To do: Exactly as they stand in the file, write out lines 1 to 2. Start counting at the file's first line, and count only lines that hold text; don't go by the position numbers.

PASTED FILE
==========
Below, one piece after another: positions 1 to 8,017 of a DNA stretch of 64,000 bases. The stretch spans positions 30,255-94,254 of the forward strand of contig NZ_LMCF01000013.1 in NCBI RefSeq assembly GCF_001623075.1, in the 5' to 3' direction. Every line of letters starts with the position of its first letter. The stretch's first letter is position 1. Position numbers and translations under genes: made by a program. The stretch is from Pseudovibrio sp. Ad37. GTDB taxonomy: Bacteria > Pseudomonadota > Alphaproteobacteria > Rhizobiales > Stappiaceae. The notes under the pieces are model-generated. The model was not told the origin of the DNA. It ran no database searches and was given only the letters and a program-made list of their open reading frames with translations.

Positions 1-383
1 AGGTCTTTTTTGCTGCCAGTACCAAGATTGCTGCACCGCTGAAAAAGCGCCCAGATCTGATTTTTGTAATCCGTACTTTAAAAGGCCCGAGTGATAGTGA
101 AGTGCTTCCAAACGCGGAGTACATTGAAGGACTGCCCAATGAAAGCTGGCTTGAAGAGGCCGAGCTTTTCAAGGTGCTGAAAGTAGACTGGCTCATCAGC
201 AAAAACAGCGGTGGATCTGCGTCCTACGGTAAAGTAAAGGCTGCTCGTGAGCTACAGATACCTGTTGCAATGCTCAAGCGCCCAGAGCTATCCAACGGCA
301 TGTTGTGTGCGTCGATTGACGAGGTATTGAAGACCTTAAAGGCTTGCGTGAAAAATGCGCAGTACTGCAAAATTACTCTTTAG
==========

Below, one piece after another: positions 1 to 8,017 of a DNA stretch of 64,000 bases. The stretch spans positions 30,255-94,254 of the forward strand of contig NZ_LMCF01000013.1 in NCBI RefSeq assembly GCF_001623075.1, in the 5' to 3' direction. Every line of letters starts with the position of its first letter. The stretch's first letter is position 1. Position numbers and translations under genes: made by a program. The stretch is from Pseudovibrio sp. Ad37. GTDB taxonomy: Bacteria > Pseudomonadota > Alphaproteobacteria > Rhizobiales > Stappiaceae. The notes under the pieces are model-generated. The model was not told the origin of the DNA. It ran no database searches and was given only the letters and a program-made list of their open reading frames with translations.

Positions 1-383